3 Costly Myths About Car Headlight Restoration

3 Costly Myths About Car Headlight Restoration

In this article you will learn:

  • 3 common misconceptions that cause people to overspend on headlight restoration and maintenance

  • The best and most inexpensive way to restore foggy headlight lenses

  • Which tools you do and don’t need for car headlight restoration

  • How to restore headlights at home

Most of us don’t think twice about our car’s headlights. But after putting years of wear and tear on your vehicle, you may turn on your headlights and wonder, “Are they getting dimmer?”

Your car is constantly exposed to the sun, rain, car exhaust and all sorts of dirt and debris. These environmental factors can degrade the plastic of your vehicle’s headlight lenses, causing them to slowly but surely yellow and oxidise. This can make it quite difficult to see on the road at night, and even poses a potential safety hazard.

Many drivers will simply replace their car headlights when they reach this condition, but, once you factor in the cost of parts and labour, it all adds up to one whopping maintenance bill. You may not want to drop several hundred pounds to replace those murky lens covers, and, the truth is, you don’t have to. More often than not, oxidised lenses can actually be restored at home, and it’s a lot easier than it sounds!

Here are three common myths about headlight restoration–and three reasons you should think twice before tossing those old lens covers in the bin.

Myth #1: You need a drill to restore your headlights

It is true that some headlight restoration kits recommend or require a sanding drill, but you don’t need one to get the job done.

A sanding drill is a handheld machine that allows you to quickly buff away the oxidised plastic from your headlight lenses to reveal the clear, transparent layer underneath. They make restoring your headlights a lot faster and more convenient, but, like a machine polisher for waxing or polishing your car’s paint, they’re just an optional tool.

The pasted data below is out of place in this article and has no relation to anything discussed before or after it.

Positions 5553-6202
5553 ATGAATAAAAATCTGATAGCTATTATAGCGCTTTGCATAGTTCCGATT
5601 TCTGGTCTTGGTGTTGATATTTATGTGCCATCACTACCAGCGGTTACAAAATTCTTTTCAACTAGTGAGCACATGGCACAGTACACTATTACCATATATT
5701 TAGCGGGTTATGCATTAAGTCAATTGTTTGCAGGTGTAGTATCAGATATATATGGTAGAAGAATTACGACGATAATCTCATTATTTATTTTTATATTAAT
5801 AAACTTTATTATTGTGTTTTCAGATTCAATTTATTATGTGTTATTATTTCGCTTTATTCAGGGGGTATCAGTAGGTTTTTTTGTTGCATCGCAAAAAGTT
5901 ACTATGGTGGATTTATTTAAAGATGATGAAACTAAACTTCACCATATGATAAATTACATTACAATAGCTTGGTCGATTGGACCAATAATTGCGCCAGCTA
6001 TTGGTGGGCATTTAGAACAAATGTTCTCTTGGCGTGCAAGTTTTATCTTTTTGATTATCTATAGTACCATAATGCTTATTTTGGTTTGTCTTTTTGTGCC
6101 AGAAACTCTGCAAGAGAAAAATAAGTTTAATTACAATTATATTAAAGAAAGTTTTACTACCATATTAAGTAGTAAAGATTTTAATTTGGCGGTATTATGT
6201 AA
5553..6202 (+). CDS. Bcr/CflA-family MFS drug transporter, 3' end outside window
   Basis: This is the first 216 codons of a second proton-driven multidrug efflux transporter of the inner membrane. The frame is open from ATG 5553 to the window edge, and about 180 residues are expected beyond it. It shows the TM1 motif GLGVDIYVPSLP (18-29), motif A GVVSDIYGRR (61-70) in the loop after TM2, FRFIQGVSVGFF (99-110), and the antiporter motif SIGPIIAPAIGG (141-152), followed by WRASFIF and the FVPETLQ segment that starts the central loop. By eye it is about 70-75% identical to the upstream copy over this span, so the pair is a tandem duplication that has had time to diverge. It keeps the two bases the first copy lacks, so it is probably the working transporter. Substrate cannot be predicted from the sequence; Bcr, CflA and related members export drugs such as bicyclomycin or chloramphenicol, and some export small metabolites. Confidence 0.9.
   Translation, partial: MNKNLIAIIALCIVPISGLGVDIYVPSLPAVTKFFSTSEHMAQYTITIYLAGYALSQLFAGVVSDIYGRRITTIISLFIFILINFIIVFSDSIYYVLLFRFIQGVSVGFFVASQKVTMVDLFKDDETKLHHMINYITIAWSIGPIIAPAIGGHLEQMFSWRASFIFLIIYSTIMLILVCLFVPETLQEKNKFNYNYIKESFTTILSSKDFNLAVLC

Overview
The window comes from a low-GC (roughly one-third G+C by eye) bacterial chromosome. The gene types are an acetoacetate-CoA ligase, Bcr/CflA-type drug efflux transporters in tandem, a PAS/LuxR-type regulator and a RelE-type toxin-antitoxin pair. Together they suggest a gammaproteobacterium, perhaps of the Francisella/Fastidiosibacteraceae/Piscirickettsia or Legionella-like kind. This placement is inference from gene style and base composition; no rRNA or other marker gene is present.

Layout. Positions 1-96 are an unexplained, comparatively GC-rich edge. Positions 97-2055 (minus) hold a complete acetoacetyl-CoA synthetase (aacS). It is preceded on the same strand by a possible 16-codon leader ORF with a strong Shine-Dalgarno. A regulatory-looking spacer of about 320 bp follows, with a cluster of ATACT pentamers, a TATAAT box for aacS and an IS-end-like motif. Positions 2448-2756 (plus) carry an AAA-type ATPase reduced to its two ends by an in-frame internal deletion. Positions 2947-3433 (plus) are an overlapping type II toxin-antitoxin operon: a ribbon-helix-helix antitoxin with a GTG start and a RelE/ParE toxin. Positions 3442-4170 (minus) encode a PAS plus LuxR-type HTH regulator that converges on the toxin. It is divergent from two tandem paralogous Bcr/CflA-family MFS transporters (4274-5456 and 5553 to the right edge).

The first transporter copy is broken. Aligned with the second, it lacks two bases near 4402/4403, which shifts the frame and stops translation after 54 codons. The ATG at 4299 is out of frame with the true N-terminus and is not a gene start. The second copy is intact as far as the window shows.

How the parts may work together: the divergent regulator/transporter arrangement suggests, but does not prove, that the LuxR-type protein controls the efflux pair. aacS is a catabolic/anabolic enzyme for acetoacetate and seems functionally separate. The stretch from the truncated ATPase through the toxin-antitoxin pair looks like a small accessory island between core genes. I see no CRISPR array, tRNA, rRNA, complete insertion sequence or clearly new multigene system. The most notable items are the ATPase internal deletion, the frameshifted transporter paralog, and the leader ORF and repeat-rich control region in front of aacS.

Many people believe that without this equipment, they won’t be able to restore their headlights at home, but, with a little elbow grease, you can just as quickly buff away oxidation by hand. Plus, there are plenty of affordable kits out there, like our Turtle Wax Speed Lens Restorer Kit, that don’t require a drill and are perfect for beginners!


Myth #2: If you restore your headlights, they’ll get foggy again in a couple of months

Some car owners think that even if they restore their headlights, and they look great now, in a couple of weeks or months, they’ll just become dull and cloudy again. Why bother wasting £10-20 when you’ll just need to replace your headlights anyway?

It’s true that, if you only buff away the oxidised layer of your lenses, it’s only a matter of time before they start to yellow and grow foggy. Minerals left on your lenses from the occasional downpour, combined with prolonged exposure to harsh UV rays, is the perfect recipe for oxidation.

Luckily, with a restoration done right, this isn’t the case.

Any good headlight restoration kit comes with a lens sealant: a clear, protective coating designed to create a durable barrier between your headlights and the outside world. This sealant creates a time capsule effect, preventing wear and tear to your freshly restored lenses to keep them looking pristine and crystal-clear for months–or even years–down the road.

foggy headlight

Myth #3: You should always start with the most aggressive compound when restoring your lenses

Ok, so let’s say that you decide to save a couple hundred pounds and do it yourself.  

You might think you can save time restoring your headlights by using the most aggressive rubbing compound to get rid of oxidation as quickly as possible, but this is actually one of the most common (and costly) mistakes you can make.  

Picking up the heaviest grit compound or sanding pad in a kit can strip away more of the headlight lens than necessary, cutting deep into the plastic and creating rough abrasions that can be difficult to smooth. There’s only so much plastic in your headlight lens cover; sand it down too low, and you may have to replace it altogether–costing you the price of a lens kit and a repair bill.  

Instead, you should always start with the least aggressive compound in your kit and perform a spot check on a small section of one of your headlights. This will allow you to check the severity of the oxidation, as well as ensure that the compound is safe to use on your lenses.  

If the oxidation comes clean while using the gentlest product, great! Problem solved. If not, you can always switch to the second least aggressive compound or sanding pad in your lens restorer kit.  

polishing headlights

The bottom line

Restoring dull, yellowing headlights to like-new condition is something any car owner can do at home. All you need is some microfiber towels and a good lens restorer kit! Your lenses will last longer and you’ll save money at the auto shop.  

And chances are– with the amount of care you’ll put into them, your headlights will shine just as brightly as the day you first bought your car.  


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